Roasted Aubergine Delight
This is another life-changing recipe to share with you readers (I only give you the good ones!). I cannot believe that something with so few ingredients can taste this good. I first ate it at the home of a lovely Pakistani woman who served it as a raita as part of a vegetarian dinner feast. One bite and I knew at once I would be recreating it at home.
We eat it like that, as a cooling addition to a spicy meal. Or as part of a Middle Eastern-inspired spread. Or on sandwiches. Or with roasted vegetables. Or as a dip for pizza crusts. Or as a dip for almost anything! I like all the ingredients of this dip individually, but together they really, really, sing. This will keep for at least a week in the fridge, maybe more. This could be made vegan with the use of soy yoghurt or similar.
Makes enough to accompany several meals
- 200g aubergine puree (see recipe below)
- 1/2 lemon, juiced, or to taste
- 150g Greek/Turkish yoghurt*
- 1/2 tsp cumin, freshly ground, or to taste
- 1-2 tsp sea salt, or to taste
- 2 drops smoke oil (optional), or to taste
Blend fresh or defrosted aubergine puree with the yoghurt, then taste it. I have included general seasoning amounts about, but you should add the rest of the ingredients to taste as it will depend on your aubergines and your personal preferences. In general, I would be heavy-handed with the salt and lemon juice, but add only a little cumin and even less smoke oil. When it is finished the mix should be wonderfully savoury and tart, with aftertastes of cumin and a little smoke. It should not actively taste salty, but should have enough seasoning to really bring out all the flavours. This can only be achieved with judicious use of salt.
* I have tried making this with regular fluid yogurt, both low-fat and full-fat, but it really isn’t the same. They makes the whole thing too watery, so it really does require one of the semi-solid, high fat yoghurts.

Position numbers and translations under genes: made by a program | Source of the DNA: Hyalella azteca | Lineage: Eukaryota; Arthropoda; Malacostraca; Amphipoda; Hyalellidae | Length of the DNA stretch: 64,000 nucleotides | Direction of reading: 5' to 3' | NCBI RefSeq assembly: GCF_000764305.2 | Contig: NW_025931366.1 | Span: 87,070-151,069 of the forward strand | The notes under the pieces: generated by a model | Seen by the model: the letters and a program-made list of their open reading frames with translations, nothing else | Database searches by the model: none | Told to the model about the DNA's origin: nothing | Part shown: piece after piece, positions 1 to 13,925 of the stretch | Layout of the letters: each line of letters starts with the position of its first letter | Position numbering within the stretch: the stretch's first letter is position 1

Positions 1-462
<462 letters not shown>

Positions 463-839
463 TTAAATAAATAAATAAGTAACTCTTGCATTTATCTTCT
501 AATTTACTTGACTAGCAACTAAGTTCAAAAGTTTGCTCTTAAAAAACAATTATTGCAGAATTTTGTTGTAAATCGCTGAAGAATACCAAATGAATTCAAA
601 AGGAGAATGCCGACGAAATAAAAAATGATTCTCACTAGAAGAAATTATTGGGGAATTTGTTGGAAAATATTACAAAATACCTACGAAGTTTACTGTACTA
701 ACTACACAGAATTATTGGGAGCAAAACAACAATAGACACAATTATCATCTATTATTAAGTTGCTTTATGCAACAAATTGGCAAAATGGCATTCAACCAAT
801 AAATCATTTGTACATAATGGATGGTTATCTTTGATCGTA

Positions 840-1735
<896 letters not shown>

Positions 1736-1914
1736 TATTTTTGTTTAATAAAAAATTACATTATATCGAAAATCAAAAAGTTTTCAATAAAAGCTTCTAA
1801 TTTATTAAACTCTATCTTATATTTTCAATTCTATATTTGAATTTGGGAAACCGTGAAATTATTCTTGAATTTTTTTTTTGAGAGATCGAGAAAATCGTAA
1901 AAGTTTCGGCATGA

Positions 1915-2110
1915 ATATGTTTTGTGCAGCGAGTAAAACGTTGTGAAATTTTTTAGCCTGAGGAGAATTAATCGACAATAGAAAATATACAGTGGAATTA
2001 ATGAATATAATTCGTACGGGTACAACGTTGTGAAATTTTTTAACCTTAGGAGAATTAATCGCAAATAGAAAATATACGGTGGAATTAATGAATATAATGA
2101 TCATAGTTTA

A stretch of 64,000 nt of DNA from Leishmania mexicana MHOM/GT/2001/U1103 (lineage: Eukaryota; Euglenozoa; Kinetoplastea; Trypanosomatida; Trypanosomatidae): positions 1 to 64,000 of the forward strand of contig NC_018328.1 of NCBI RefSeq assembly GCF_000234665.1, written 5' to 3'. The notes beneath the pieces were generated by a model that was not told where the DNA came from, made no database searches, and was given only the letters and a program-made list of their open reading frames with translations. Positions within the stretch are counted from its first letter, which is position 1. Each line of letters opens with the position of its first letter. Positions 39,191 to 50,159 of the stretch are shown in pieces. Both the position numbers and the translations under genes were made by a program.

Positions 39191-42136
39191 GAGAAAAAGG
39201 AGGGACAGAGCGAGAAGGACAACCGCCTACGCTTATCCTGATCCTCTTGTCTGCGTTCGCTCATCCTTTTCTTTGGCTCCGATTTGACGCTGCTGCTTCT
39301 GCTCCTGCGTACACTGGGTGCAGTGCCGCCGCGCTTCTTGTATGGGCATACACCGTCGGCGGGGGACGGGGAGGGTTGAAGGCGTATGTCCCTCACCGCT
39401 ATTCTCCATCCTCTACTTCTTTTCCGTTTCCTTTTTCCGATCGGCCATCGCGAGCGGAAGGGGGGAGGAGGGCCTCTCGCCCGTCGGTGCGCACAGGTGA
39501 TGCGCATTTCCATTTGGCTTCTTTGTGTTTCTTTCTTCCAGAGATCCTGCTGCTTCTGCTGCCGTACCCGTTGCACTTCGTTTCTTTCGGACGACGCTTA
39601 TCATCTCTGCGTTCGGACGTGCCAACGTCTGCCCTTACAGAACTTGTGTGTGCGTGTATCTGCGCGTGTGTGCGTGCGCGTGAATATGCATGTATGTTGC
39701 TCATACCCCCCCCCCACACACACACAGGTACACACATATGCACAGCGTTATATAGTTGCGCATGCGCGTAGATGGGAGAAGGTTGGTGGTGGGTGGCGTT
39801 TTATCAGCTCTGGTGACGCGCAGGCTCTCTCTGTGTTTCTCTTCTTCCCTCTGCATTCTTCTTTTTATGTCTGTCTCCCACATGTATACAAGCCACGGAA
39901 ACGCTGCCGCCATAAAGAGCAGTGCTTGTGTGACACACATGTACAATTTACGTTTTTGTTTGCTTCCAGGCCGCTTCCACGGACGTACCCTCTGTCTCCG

This is a great thing to have on hand. It has many, many uses. I use it primarily to make this dip because it is so unbelievably scrumptious, but I have also enjoyed it mixed into Thai and Indian sauces, dolloped onto pizza (or as a pizza sauce) and made into the almost equally delicious, babaganoush, to name but a few tasty applications.
- aubergines, as many as you have
- salt, to taste
- lemon juice, freshly squeezed, to taste
Prick whole aubergines all over (to stop them exploding!) and roast on 180c for about an hour. Whole aubergines are very flexible in the oven – you can cook them on a lower or higher temperature for a shorter or longer time. I have completely forgotten about them for hours and although they were somewhat shrivelled, they were still perfectly edible. I have it on good authority that they are even better when cooked over a lovely, smoky barbecue, but living in a flat I have not had the opportunity to test this and use smoke oil instead, as described above.
Puree in a food processor, then add enough salt and fresh lemon juice for it to take on some taste. It will still be a little bland but you can adjust it as necessary when you use it in future applications. Portion it up as you think necessary (I put about 200g in individual freezer bags) and freeze. It will keep, well packaged, for several months.